Toni Van Pelt, president of the National Organization for Women, recalled her frustration with past media coverage of mass shootings of women, including an article about a 1998 school shooting that said one of the killers had been “jilted by a girl” and then quoted police saying there was no explanation for the killings. “Nobody in the media was lifting it up, that in these killings, almost [all the people] that were dead were women and girls.” Media coverage at the time, she said, suggested, “‘Oh, he must have been mentally ill and we don’t know what the connection is.’”
Sodini had detailed his life in his blog, including meticulous notes on how he had not had sex since 1990, a girlfriend since 1984, and how he had “chickened out” on an earlier attempt to attack the class.
After the aborted plan, Sodini wrote, he took a more meticulous approach, making practice runs to the LA Fitness.
“I took off today, Monday, and tomorrow to practice my routine and make sure it is well polished. I need to work out every detail, there is only one shot. Also I need to be completely immersed into something before I can be successful. I haven't had a drink since Friday about 2:30. Total effort needed. Tomorrow is the big day," he wrote.
In a statement, family members of Heidi Overmier — one of the three women killed by Sodini — said they were “disheartened by the news of yet another mass shooting in America, particularly one so shockingly similar to the one that took our beloved Heidi’s life.”
“Our hearts are breaking” for Dr. Nancy Van Vessem and Maura Binkley, the two victims of Friday’s yoga shooting in Tallahassee, the statement said.
“We sadly know quite well what they are going through and that no words, regardless of how sincere, can truly bring comfort,” the statement read. “We will not give up hope that our nation can find a solution to this issue and we plead with our local and national leaders to humanize, not politicize, the ongoing epidemic of gun violence.”
After the LA Fitness shooting, the superintendent of the Allegheny County Police Department told the New York Times that Sodini hadn’t known anyone in the class and had targeted it because of the women who attended.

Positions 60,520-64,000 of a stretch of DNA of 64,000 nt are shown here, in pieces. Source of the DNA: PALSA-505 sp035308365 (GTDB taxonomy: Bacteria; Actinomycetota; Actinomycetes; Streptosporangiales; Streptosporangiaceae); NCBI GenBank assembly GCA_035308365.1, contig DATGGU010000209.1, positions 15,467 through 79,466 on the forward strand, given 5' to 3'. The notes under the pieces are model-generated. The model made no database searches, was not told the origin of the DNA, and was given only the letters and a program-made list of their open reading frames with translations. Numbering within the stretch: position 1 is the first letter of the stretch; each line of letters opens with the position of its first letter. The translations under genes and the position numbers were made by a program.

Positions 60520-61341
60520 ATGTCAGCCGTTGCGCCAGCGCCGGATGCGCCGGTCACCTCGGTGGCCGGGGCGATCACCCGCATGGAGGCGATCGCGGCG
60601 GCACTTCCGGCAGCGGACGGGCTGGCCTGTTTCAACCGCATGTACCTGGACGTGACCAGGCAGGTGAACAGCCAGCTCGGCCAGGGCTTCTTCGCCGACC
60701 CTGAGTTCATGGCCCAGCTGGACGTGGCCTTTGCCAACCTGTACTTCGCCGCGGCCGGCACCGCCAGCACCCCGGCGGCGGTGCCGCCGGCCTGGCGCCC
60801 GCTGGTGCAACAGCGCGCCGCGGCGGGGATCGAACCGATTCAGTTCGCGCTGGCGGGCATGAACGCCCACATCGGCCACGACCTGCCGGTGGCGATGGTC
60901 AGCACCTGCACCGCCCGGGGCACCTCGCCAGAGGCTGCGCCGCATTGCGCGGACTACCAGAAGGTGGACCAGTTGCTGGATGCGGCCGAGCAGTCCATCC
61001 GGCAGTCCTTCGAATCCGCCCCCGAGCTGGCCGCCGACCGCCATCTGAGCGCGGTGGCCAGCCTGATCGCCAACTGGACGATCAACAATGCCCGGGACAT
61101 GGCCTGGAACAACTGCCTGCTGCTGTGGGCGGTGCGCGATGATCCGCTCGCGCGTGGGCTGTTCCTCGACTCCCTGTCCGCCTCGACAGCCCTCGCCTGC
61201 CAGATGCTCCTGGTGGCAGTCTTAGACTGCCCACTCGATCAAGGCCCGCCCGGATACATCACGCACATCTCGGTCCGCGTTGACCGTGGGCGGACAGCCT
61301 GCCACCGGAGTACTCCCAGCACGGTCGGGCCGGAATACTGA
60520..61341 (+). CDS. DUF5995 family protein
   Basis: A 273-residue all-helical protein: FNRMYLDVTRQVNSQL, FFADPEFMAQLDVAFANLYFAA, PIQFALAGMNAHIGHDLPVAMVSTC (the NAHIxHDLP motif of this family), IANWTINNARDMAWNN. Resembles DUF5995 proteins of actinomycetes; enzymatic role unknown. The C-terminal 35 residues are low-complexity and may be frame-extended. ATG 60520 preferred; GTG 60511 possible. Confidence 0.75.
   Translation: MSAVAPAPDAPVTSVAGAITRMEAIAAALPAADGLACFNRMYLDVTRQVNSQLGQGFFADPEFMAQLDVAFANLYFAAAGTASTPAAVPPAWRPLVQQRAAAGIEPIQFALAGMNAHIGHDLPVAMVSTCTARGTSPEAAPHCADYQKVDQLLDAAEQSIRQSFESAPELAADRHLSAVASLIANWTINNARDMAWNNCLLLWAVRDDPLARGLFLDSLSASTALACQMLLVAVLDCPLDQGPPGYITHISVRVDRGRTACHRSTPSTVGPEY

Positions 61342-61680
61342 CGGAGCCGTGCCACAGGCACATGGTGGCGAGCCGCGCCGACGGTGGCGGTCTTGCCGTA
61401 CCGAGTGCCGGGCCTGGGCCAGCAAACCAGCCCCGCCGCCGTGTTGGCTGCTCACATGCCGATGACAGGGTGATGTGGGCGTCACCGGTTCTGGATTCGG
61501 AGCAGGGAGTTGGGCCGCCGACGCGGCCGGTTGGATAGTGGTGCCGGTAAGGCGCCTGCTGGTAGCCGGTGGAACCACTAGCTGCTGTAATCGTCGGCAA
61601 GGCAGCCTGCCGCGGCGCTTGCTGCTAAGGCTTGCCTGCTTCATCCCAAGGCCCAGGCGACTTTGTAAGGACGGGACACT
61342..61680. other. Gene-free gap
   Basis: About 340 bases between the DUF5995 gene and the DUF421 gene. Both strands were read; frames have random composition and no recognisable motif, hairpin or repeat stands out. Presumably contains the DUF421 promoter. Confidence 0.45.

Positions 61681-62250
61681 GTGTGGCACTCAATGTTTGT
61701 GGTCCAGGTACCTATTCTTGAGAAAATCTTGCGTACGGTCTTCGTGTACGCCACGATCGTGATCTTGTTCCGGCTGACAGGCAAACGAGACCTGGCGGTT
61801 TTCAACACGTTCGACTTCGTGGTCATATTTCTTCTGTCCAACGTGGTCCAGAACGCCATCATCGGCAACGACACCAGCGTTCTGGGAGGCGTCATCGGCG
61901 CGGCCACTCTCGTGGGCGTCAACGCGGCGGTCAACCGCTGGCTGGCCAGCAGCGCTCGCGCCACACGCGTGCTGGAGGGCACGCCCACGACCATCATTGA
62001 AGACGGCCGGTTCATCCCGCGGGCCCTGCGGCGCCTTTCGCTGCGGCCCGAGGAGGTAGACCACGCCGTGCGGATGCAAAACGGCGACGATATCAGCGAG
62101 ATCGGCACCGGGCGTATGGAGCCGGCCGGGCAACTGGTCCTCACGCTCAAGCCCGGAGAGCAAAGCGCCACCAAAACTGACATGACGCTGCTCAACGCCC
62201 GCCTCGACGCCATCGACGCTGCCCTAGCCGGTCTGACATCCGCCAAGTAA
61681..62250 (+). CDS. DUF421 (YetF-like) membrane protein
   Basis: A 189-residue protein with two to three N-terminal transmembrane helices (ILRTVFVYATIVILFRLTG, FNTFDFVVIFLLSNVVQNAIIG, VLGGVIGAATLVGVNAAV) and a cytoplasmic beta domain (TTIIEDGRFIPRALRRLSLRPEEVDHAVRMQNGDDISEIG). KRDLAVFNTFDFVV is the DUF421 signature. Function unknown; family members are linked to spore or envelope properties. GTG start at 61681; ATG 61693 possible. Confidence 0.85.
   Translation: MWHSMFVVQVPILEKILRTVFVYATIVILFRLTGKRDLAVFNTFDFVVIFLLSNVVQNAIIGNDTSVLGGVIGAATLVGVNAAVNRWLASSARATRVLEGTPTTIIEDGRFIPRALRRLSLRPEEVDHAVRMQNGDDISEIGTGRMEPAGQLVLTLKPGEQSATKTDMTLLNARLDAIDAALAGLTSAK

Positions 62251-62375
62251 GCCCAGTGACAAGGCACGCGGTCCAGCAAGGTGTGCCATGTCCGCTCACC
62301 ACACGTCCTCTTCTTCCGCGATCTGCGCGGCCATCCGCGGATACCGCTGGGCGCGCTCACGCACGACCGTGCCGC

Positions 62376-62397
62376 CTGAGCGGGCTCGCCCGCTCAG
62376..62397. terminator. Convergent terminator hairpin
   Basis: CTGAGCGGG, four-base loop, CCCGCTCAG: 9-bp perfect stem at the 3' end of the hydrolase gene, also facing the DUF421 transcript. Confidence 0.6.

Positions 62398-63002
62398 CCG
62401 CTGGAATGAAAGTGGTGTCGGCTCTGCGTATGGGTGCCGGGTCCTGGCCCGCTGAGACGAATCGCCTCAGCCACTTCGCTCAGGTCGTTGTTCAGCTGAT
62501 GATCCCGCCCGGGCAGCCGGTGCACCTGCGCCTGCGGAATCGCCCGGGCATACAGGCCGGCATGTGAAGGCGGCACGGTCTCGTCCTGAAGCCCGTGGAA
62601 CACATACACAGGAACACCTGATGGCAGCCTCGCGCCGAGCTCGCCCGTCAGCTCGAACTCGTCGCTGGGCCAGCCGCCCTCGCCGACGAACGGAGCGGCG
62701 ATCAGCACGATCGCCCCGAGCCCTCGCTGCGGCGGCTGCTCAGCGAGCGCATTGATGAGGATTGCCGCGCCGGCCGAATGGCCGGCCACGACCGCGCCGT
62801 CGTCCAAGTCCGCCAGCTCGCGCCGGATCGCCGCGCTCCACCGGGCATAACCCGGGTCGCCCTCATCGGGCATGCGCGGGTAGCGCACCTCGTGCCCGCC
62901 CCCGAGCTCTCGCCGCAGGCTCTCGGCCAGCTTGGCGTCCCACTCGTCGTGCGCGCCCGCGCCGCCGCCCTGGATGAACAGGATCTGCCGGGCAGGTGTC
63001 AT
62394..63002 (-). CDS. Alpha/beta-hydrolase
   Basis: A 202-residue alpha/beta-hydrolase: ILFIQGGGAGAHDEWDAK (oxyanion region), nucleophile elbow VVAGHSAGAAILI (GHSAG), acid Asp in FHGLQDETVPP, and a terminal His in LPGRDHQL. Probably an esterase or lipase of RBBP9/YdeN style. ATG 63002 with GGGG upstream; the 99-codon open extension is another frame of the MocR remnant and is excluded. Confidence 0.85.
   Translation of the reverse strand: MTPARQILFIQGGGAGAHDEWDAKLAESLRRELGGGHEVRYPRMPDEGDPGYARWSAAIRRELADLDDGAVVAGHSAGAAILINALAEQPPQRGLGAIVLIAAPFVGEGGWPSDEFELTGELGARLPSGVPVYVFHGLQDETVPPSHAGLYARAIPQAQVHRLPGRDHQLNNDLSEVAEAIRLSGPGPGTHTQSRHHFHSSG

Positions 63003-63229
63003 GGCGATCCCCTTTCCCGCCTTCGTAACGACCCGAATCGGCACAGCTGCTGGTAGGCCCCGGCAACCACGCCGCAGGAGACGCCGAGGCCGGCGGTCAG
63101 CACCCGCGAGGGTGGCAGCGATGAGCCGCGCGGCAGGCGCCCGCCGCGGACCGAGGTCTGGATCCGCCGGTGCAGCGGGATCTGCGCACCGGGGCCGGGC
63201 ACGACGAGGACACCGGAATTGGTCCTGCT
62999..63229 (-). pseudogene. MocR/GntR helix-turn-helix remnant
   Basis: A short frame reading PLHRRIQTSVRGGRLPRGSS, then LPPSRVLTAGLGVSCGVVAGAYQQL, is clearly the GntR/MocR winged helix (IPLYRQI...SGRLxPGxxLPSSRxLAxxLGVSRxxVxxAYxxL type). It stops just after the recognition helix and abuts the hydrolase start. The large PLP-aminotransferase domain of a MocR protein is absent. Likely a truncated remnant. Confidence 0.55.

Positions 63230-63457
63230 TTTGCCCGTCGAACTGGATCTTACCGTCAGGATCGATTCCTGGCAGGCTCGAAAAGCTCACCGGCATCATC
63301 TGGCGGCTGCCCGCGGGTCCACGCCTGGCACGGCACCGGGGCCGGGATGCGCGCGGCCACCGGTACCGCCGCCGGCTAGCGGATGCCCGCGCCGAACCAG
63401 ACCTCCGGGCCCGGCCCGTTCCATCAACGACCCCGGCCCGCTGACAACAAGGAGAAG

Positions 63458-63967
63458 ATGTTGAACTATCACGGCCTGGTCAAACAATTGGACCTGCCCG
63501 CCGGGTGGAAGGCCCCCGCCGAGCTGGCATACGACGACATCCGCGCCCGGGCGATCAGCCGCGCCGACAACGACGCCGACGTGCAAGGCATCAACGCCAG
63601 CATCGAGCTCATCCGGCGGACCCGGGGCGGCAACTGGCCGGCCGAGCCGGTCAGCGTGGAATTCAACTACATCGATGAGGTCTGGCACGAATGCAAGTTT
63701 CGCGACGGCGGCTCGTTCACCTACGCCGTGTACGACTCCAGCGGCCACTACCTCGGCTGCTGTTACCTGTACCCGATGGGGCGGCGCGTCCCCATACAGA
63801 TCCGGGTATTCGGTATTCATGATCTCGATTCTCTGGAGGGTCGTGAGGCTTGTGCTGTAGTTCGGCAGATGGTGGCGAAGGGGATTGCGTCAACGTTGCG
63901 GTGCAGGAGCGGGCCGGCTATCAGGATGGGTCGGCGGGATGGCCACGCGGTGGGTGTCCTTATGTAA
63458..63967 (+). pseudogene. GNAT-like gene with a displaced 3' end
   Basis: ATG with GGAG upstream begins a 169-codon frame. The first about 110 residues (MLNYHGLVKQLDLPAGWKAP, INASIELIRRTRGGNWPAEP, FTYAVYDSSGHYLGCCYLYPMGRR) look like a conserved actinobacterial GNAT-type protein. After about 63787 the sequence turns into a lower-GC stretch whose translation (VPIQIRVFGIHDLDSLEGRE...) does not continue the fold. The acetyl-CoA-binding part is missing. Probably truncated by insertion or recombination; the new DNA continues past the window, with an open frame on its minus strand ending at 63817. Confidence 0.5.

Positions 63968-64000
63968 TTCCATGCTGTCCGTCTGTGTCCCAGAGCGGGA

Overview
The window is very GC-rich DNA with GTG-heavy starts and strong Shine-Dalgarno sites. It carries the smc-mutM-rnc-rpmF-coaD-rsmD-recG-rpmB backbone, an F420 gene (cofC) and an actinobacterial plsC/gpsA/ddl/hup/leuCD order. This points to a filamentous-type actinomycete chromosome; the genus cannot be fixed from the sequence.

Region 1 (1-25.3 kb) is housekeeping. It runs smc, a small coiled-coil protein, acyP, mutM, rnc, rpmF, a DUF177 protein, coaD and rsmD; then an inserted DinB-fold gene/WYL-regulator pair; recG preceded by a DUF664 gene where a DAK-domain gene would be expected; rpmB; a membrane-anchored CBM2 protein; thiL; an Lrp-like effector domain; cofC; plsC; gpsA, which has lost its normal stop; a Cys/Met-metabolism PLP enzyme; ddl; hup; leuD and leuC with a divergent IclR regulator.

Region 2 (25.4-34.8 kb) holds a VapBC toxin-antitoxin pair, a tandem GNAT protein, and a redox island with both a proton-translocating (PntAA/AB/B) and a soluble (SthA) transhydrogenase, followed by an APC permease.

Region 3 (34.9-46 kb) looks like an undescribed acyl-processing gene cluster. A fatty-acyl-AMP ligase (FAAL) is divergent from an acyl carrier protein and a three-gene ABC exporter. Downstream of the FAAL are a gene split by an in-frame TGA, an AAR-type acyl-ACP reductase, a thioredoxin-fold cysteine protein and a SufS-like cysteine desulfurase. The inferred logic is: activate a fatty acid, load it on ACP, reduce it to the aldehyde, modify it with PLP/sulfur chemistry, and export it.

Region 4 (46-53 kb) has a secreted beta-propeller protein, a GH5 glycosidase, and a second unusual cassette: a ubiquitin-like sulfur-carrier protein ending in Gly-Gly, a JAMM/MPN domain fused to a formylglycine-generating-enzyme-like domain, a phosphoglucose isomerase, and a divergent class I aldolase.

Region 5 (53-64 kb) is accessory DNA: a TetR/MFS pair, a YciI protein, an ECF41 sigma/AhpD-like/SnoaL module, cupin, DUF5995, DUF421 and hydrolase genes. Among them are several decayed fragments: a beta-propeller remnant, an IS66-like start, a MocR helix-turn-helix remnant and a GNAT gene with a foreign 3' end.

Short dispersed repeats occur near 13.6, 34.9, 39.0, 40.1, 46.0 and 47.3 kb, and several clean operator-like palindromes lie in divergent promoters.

It’s unclear if Beirle knew anyone in the hot yoga class he attacked. “Everything that he has a connection to we’re investigating right now,” Officer Damon Miller of the Tallahassee Police Department told BuzzFeed News.
In one video Beierle posted online, called “Plight of the Adolescent Male,” he mentioned Elliot Rodger, who killed six and injured 14 in a shooting in a 2014 California shooting and stabbing spree.
Rodger, who wrote a “manifesto” blaming women for not having sex with him, is seen by some as an incel hero.
Beierle’s is the second deadly attack this year in which Rodger has been mentioned by the suspected assailant. A man who police say killed 10 people in April when he drove his van into a crowd in Toronto referenced Rodger in anti-women rants on Facebook.
“The Incel Rebellion has already begun! We will overthrow all the Chads and Stacys! All hail the Supreme Gentleman Elliot Rodger!” a Facebook post by the alleged Toronto driver, Alek Minassian, read, according to USA Today.
Before Sodini entered the room, Mary Primis had just told her “Latin Impact” aerobics dance class that she and her husband were expecting a child, their first. Moments later, Sodini began firing with two guns, hitting Primis twice. She made a full recovery and gave birth to a healthy baby boy.
“I have gone through something very similar,” Primis told BuzzFeed News of the Tallahassee shooting victims. “I know what they are feeling, I have been there. I know a little bit about the journey they have ahead of them in their recovery. I share in their grief and I have a lot of sadness for them.”
Primis said after the shooting, she didn’t pay much attention to Sodini’s motivations. “I choose not to really give him much thought. It was better for me to not give him the attention that he was seeking,” she said.